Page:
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Discussion Starter #16 (Edited)
Not been near any of those kind of speed bumps.
The rears are beginning to show signs, but not as bad, and there is more tread depth on the outside. Same inflation setting - higher than handbook recommended, so not technically under inflated, just empirically retrospectively seems like under inflation.

Some people swear by Michelin. I swear AT them.

-- Richard Goldsmith : Ampera (2012). EVangelist & Sustainability Champion.
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This is a well-known problem with Michelin LRR.

This isn't news, just a product problem/material selection issue.

Mine failed on its Michelin tyres at its first MoT because of this, and I asked the dealer to replace them. At first they were reluctant, but after realising it was the 'dreaded Michelin tyre rot' then they didn't seem to question it.

It is a well known industry issue.

Mine were marked 2011, so were 3 years old.

I still have two newer Michelins on and I will be happy to be rid of those just as soon as there is a hint of degradation.

It's not damage, it is 'old-age' on tyres that age very badly.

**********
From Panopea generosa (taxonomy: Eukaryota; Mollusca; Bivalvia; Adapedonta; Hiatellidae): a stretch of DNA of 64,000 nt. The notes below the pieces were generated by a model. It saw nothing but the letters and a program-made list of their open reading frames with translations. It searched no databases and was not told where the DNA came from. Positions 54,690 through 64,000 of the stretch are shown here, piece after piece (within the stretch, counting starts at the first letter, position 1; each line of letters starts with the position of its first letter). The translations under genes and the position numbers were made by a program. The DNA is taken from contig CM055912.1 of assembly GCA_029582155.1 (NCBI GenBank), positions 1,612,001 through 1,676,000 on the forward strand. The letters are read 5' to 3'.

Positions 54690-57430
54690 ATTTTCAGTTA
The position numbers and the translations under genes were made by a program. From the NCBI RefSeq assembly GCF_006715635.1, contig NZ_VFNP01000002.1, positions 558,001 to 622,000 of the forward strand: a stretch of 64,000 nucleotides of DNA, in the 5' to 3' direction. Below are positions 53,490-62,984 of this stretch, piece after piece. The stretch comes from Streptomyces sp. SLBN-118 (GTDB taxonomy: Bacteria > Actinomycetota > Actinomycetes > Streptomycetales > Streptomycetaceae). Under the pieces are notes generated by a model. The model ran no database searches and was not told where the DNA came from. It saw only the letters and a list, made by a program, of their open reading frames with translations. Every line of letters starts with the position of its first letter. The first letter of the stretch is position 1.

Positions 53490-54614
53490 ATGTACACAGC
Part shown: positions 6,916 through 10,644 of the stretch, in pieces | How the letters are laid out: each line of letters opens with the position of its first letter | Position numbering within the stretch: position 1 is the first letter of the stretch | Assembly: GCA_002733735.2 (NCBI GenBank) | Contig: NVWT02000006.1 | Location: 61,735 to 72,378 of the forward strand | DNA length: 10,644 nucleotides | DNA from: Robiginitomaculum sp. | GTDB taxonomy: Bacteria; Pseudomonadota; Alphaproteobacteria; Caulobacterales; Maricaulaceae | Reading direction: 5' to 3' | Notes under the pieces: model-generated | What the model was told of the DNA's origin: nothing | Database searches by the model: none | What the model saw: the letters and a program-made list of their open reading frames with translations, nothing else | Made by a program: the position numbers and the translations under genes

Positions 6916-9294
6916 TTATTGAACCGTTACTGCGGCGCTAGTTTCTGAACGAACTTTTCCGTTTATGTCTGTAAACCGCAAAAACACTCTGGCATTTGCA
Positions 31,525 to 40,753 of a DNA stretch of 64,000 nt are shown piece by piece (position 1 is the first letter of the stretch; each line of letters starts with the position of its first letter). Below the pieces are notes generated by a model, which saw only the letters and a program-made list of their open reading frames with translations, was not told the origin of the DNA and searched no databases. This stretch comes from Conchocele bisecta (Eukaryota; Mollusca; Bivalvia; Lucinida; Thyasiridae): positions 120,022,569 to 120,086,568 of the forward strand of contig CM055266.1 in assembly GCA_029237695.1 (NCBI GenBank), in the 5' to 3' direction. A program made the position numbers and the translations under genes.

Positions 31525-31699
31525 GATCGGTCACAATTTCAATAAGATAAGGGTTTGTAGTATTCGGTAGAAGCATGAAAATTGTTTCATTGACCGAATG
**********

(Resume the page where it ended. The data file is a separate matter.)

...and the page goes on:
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Discussion Starter #18
At least I got 25k miles which some have beaten but is not unreasonable in itself. I would rather have the extra grip than the extra miles anyway, just a pity to get neither!


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Mine were actually at 62k miles - they were covered in cuts from weakened rubber and lots of miles.

It's really just an age-related thing.
 

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Discussion Starter #20
Very few of my miles overall are on straight roads like motorways and dual carriageways, so the 25k I have done is biased towards more cornering, so I was never going to get top mileage.

Brakes look good as new though!



-- Richard Goldsmith : Ampera (2012). EVangelist & Sustainability Champion.
Sent from my iPhone using Tapatalk